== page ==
Monday, March 12, 2007

A tribute to comedian Richard Jeni

It appears that Rich took his own life this past weekend. I, like many others who had occasion to see him in person or on television, to meet him, to spend some time talking with him, am deeply saddened by this news.

Rich was a superb comic... and a superb human being. He was admired by other comics not only for the brilliance of his material and his prolific writing of new material, but for his generosity of spirit. He was a good guy. He had a good soul.

Back in the day when I was kicking around and doing a little stand-up, going to see Rich was a pilgrimage of sorts for up-and-coming comics. He was the best. A master. In total control with brilliant stuff, incredible timing and body language, totally at ease on the stage.

And after the show, he'd hang out and talk with us like we were his peers (and none of us were). He was funny, self-deprecating, encouraging.

I'll miss him, as will many, many others. He was never as big as many thought he deserved to be, but I think he was one of the two greatest comics I have seen in my lifetime, the other being Richard Pryor.

Goodbye, Rich. On a nice note, your death has made me go back and look at some of your brilliant work, the kind of stuff that made me laugh so hard, my sides were sore for days after seeing you.

Here's one of my many favorite bits:

Rich Jeni describing staying up after a show to watch the insanely bad film, "Jaws IV: The Revenge."


Monday, March 05, 2007

Bush to appoint bipartisan commission to look at appointing of bipartisan commissions

President Bush's announcement today that he will appoint a bipartisan commission to look into the failures at Walter Reed Medical Center was quickly followed by a second announcement detailing his plan to appoint a bipartisan commission to look into the appointing of bipartisan commissions.

Bush to appoint commission to study why so many commissions have been appointed

WASHINGTON (Rooters) - President George W. Bush announced today that he would be appointing "a bipartisan commission of respected officials" to study "just why the heck I've needed to appoint so many bipartisan commissions" during his tenure as President.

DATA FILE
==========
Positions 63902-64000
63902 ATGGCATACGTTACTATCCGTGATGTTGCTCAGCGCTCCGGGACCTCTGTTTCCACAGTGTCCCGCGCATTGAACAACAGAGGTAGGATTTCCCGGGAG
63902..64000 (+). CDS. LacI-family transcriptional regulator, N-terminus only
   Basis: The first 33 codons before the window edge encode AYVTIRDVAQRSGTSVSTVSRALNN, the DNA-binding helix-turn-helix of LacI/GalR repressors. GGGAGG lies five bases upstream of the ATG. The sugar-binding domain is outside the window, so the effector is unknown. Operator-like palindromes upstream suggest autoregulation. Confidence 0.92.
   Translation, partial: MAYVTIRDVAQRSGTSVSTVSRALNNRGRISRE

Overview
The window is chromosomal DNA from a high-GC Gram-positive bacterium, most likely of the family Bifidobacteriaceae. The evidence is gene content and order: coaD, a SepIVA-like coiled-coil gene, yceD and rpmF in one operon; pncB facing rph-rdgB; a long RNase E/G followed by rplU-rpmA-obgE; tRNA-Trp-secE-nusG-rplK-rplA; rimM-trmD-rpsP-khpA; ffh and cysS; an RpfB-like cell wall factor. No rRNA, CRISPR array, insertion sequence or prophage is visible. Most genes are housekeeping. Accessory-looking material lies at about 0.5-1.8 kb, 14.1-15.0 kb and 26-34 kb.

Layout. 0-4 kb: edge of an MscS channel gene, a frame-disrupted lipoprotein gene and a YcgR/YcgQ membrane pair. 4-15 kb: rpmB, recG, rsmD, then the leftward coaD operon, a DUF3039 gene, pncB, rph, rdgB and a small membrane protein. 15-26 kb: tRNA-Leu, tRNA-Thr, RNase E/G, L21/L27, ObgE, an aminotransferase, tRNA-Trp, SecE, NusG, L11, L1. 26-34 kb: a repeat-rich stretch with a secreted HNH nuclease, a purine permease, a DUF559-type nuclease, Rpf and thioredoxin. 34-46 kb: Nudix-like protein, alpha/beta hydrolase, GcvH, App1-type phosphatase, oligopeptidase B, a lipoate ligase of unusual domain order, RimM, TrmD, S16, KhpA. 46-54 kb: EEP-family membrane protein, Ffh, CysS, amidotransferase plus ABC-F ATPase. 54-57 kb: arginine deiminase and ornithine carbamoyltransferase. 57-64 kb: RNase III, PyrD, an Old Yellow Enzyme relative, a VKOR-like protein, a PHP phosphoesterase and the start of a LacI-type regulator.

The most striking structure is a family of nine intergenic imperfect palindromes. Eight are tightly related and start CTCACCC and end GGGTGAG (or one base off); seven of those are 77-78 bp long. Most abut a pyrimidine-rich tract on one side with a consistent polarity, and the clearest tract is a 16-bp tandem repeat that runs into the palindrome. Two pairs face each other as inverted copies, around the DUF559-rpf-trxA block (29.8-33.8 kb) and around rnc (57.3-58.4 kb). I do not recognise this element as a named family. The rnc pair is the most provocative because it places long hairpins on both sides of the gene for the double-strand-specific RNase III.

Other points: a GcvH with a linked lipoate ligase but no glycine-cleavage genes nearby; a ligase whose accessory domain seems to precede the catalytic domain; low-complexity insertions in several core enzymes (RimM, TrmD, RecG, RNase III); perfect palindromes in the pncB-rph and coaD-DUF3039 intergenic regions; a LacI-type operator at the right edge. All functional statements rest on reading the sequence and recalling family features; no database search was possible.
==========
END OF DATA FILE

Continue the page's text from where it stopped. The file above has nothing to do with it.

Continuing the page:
Bush, in his weekly radio address, said that between the 9-11 Commission, the Iraq Study Group and a new bipartisan commission that will look into failures at Walter Reed Medical Center, he "senses a pattern in my administration of having to appoint bipartisan commissions to look into things we may have screwed up."

The President's blunt assessment of the various commissions' roles in investigating administration failures comes as a new poll puts his job approval rating at its lowest point ever, 29%.

One administration source who asked not to be identified suggested that a more contrite Bush is "part of a larger strategy to make Americans feel empathy for someone who is just not that bright but is doing the best he can."

"We're calling this our 'Special Olympics strategy,'" the source said.

Bush noted in his radio address, "This new bipartisan commission will be charged with studying previous bipartisan commissions with the purpose of identifying patterns of behavior that led to the appointment of past bipartisan commissions."

Administration spokesman Tony Snowjob said that the final recommendations of the bipartisan commission studying the appointments of previous bipartisan commissions will be ignored, as have the recommendations of every previous bipartisan commission.

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Brooks predicts `08 Dem win; contemplates suicide

So I guess the only question is, who should replace him at The Times?

Actually, he leaves himself an out, suggesting that he could live with Bill Richardson as the Dem nominee for president.

But one had to love his opening line:

So there I was, sitting in my office, quietly contemplating suicide. I was watching a cattle call of Democratic presidential candidates on C-Span.

Essentially, Brooks is looking forward to the inevitability of a Democratic president and deciding that he couldn't live in an America that would elect a Hillary or an Obama.

Should it come to pass, David, I'll dutifully take up the task of penning your obit.

I have no `08 preference at this point (though I would be inclined to support a candidate who says, unequivocally, "Out of Iraq, period"). But if supporting Obama, Edwards or, god forbid, even Hillary means creating an opening on The New York Times op-ed page, I'll back any of those candidates.

Sure, it's a trivial reason to support a presidential candidate, but with our Democratic Congress pussyfooting around on Iraq as more die and billions more dollars are flushed down the toilet, I'm looking for any little, emotionally-satisfying victory I can find.

Because what is really going on is just too damn depressing.